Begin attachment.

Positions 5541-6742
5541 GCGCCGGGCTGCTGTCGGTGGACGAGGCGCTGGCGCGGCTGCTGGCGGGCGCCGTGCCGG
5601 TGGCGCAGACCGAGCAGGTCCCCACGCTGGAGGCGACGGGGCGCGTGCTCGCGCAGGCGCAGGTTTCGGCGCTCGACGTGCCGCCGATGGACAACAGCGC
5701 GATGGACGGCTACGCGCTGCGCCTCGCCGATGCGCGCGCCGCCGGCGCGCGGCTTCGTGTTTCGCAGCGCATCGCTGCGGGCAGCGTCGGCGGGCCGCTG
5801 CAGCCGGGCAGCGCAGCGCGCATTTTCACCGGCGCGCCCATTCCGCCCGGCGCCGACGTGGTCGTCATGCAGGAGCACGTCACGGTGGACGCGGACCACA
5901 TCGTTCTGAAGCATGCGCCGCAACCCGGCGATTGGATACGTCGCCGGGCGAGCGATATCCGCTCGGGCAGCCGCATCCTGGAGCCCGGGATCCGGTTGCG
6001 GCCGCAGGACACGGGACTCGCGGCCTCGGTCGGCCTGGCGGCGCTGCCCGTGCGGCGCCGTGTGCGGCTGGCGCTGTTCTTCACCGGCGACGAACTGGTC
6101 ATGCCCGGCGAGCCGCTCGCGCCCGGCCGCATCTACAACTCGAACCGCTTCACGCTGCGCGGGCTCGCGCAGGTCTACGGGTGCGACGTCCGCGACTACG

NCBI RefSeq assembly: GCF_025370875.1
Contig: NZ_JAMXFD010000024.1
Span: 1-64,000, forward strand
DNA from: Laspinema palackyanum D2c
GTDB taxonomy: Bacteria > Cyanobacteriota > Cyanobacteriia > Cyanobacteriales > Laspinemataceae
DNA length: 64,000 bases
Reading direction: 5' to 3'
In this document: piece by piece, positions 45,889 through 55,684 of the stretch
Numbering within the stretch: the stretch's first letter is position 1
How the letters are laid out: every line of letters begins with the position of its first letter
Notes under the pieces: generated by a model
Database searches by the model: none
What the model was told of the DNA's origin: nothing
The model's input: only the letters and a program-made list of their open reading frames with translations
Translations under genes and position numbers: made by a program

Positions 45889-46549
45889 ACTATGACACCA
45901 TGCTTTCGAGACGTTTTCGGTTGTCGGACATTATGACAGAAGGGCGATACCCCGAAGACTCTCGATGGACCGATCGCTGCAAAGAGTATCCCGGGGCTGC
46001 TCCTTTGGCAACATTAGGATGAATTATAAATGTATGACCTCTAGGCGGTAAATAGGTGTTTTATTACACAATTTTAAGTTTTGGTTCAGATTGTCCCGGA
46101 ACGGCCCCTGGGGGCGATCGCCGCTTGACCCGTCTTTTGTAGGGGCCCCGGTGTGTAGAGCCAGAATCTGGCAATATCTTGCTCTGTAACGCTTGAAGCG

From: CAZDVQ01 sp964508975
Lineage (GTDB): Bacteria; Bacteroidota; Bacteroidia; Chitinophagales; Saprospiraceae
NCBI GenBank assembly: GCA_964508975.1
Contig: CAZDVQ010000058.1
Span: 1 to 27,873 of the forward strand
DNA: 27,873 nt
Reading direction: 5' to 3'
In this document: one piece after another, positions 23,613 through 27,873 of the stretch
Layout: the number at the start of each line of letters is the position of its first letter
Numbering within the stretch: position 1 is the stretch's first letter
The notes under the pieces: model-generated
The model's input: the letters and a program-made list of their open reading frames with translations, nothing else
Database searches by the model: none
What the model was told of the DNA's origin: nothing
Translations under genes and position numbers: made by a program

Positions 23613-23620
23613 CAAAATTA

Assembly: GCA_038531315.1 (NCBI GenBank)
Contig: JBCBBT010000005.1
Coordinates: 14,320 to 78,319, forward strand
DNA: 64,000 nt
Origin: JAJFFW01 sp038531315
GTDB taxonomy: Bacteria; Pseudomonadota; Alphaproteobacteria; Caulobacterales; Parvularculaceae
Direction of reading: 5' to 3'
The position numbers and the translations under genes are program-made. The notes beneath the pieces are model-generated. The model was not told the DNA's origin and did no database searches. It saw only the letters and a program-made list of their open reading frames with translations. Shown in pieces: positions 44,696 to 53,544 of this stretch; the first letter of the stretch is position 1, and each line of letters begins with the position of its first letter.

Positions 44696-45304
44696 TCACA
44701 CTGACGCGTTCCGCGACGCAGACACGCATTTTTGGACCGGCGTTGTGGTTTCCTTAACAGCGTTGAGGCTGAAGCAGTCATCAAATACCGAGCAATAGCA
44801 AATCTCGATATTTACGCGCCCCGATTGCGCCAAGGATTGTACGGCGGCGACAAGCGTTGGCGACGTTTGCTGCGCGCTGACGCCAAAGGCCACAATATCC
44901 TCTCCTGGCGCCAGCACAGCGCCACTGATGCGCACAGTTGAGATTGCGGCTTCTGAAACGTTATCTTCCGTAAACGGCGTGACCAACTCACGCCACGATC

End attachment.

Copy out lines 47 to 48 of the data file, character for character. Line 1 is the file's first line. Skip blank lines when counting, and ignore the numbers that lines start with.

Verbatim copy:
Contig: JBCBBT010000005.1
Coordinates: 14,320 to 78,319, forward strand